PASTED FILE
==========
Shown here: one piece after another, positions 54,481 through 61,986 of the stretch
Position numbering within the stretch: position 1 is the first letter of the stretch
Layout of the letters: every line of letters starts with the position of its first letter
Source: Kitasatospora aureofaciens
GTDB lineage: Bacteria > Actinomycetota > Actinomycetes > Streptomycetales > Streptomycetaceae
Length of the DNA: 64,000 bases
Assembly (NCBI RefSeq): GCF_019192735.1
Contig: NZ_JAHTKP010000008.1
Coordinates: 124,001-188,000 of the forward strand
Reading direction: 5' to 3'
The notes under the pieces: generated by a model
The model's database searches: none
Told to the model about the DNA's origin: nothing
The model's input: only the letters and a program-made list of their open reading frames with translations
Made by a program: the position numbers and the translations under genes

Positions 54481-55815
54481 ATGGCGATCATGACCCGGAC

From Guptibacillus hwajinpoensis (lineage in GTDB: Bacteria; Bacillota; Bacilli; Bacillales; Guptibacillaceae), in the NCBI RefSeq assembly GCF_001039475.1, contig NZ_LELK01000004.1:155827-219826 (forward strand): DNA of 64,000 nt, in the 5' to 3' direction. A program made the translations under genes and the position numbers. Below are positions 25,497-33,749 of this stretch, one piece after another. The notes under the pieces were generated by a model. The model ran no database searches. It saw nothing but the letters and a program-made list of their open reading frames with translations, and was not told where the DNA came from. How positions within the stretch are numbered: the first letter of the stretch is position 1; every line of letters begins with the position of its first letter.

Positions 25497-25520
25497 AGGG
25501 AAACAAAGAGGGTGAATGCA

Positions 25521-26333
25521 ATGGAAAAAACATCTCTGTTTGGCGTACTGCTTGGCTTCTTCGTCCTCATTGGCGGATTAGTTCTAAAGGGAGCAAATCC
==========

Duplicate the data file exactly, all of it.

Shown here: one piece after another, positions 54,481 through 61,986 of the stretch
Position numbering within the stretch: position 1 is the first letter of the stretch
Layout of the letters: every line of letters starts with the position of its first letter
Source: Kitasatospora aureofaciens
GTDB lineage: Bacteria > Actinomycetota > Actinomycetes > Streptomycetales > Streptomycetaceae
Length of the DNA: 64,000 bases
Assembly (NCBI RefSeq): GCF_019192735.1
Contig: NZ_JAHTKP010000008.1
Coordinates: 124,001-188,000 of the forward strand
Reading direction: 5' to 3'
The notes under the pieces: generated by a model
The model's database searches: none
Told to the model about the DNA's origin: nothing
The model's input: only the letters and a program-made list of their open reading frames with translations
Made by a program: the position numbers and the translations under genes

Positions 54481-55815
54481 ATGGCGATCATGACCCGGAC

From Guptibacillus hwajinpoensis (lineage in GTDB: Bacteria; Bacillota; Bacilli; Bacillales; Guptibacillaceae), in the NCBI RefSeq assembly GCF_001039475.1, contig NZ_LELK01000004.1:155827-219826 (forward strand): DNA of 64,000 nt, in the 5' to 3' direction. A program made the translations under genes and the position numbers. Below are positions 25,497-33,749 of this stretch, one piece after another. The notes under the pieces were generated by a model. The model ran no database searches. It saw nothing but the letters and a program-made list of their open reading frames with translations, and was not told where the DNA came from. How positions within the stretch are numbered: the first letter of the stretch is position 1; every line of letters begins with the position of its first letter.

Positions 25497-25520
25497 AGGG
25501 AAACAAAGAGGGTGAATGCA

Positions 25521-26333
25521 ATGGAAAAAACATCTCTGTTTGGCGTACTGCTTGGCTTCTTCGTCCTCATTGGCGGATTAGTTCTAAAGGGAGCAAATCC